To reduce child abuse and neglect in our community, Encompass offers a host of programing that can help decrease the parental stress and help parents sort through their children’s challenging behaviors, including:

Each of us can make a difference preventing child abuse and neglect. There are a few ways for you to get involved:

  • Educate yourself and others about child abuse and its prevention by visiting http://www.childwelfare.gov or http://www.preventchildabuse.org.
  • Build a support network by increasing your involvement in your community. Getting involved with Encompass programs, community center groups, or library programs is a good start.
  • Volunteer for organizations serving children and families.
  • Contribute to organizations working to prevent child abuse. At Encompass, your contribution will go a long way at helping to develop healthy children and create strong families – two critical components of child abuse prevention. To donate, click here.

With your support, we can to increase child abuse prevention efforts in our community.

To report child (or adult) abuse, call 866-ENDHARM in Washington State.

6 Ways to Ensure Your Summer Camper is a Happy Camper

1summer campby Julie Forslin, Early Learning Manager, Encompass

Summer has become a time to engage in learning opportunities—choosing the right summer camp from all the great options in the area can feel “in tents”! There are camps for children of all ages, abilities, personalities, schedules and interests—and I am going to share my 9 years of experience managing Encompass’ summer camps to guide you through the camp selection process.

For 15 years, Encompass has been the enrichment summer camp of choice for Snoqualmie Valley families. We offer more than 40 unique themes including: “Terrific Trains,” “Cooking up Science,” “LEGO Mayhem,” “Mud, Muck and Goo,” “Gymnastics” and “I Love a Parade.” Don’t miss out on your child’s favorite camp—register now—there are only 12 spots in each camp!

Let’s get started!

  1. Discover what is available in the area. Macaroni Kid has already created its 5th Annual Summer Camp Guide broken out into categories including art instruction, dance, music, theatre, gymnastics, learning & fun, nature experiences and sports instruction. There is a calendar view so you can match up your child’s interests and schedule to what is available.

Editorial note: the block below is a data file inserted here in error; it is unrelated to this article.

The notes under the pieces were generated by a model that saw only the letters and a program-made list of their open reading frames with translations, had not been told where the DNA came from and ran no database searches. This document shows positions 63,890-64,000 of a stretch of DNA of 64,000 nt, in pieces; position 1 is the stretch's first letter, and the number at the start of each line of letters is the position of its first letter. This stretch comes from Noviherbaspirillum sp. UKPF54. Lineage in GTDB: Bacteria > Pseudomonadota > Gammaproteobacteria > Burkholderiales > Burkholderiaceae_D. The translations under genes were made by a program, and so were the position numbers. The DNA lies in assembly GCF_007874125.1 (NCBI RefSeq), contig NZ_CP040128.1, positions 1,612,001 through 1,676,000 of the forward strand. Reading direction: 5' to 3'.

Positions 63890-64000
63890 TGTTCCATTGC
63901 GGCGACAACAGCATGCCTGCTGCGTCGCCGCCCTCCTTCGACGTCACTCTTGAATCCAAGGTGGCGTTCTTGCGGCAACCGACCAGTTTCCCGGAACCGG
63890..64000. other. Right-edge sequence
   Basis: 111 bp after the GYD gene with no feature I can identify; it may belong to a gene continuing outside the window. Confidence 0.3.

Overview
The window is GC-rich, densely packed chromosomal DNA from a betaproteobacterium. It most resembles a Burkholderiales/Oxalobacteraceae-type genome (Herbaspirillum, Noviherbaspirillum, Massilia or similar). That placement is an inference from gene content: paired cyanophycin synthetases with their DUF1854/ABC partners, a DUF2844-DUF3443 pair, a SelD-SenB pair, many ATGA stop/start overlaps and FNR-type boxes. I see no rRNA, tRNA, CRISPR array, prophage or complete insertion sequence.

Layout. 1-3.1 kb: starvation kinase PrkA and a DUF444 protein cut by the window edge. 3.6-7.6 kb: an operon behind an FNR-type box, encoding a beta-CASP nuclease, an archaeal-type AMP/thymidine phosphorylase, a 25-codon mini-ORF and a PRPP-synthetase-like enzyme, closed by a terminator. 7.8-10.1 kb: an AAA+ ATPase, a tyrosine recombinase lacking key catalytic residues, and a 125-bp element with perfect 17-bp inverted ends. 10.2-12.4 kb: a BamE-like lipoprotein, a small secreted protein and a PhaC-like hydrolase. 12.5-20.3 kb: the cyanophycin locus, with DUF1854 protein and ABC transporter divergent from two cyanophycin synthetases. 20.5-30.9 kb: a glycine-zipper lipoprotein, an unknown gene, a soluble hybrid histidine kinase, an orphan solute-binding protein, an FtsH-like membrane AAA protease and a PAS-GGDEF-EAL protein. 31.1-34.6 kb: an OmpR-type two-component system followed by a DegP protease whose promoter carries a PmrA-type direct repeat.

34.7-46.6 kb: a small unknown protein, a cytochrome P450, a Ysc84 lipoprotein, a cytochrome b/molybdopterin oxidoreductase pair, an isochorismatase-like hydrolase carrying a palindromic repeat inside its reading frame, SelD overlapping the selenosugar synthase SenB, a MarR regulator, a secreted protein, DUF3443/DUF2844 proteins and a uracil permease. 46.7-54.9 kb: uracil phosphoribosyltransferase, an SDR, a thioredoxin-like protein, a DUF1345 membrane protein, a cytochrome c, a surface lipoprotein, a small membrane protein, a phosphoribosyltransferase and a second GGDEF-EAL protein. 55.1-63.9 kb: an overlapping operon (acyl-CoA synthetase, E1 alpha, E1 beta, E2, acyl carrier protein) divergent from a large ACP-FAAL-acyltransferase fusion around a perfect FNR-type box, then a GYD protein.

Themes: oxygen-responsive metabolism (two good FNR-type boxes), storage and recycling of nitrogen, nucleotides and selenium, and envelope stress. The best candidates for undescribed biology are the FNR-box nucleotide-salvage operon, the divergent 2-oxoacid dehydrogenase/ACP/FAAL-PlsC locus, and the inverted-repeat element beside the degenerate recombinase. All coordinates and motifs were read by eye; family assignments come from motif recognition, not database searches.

2. Create a short list. Gather recommendations from friends, neighbors and your child’s peers to understand the values, operating procedures and scheduling of each camp. Most camps are not a daycare solution.
  3. Identify the camp’s program emphasis. Enrichment-focused camps combine the fun of camp with academic and social skill building. These types of camps are designed to mitigate summer learning loss, review academic skills and accelerate learning. Other camps offer freedom to pick and choose activities. At Encompass, we want to make camp a fun and memorable learning experience for your child, while remembering that it is summer and they need time to play and have fun with their friends.
  4. Know the staff-to-child ratio. Your child should be well supervised and get lots of attention at camp. For day camps, these are the average staff-to-child ratios: 1:8 for campers 6 to 8 years old, 1:10 for those 9-14 and 1:12 for campers in the 15-18 age range. Special needs camps would have a much lower staff-to-child ratio. One of the reasons Encompass has been voted Most Loved Summer Camp is our very low staff-to-child ratio of 6:1 in 4-10 year olds olds and 4:1 in two year olds.
  5. Inquire about the camp staff. Who works with your child is critical to your child’s camp experience. In addition to facilitating camp activities, counselors serve as role models and should be dependable, trustworthy and show enthusiasm for their role. Encompass’ own preschool teachers lead all camps except golf, gymnastics and drama—whose teachers are contracted professionals from these fields in the community. All lead teachers are first aid/CPR certified. We hire college and high school students to act as camp assistants and role models for the campers. One of our current preschool teachers started as a summer camper herself, was hired as a camp assistant as a teen and went on to teach preschool and summer camps.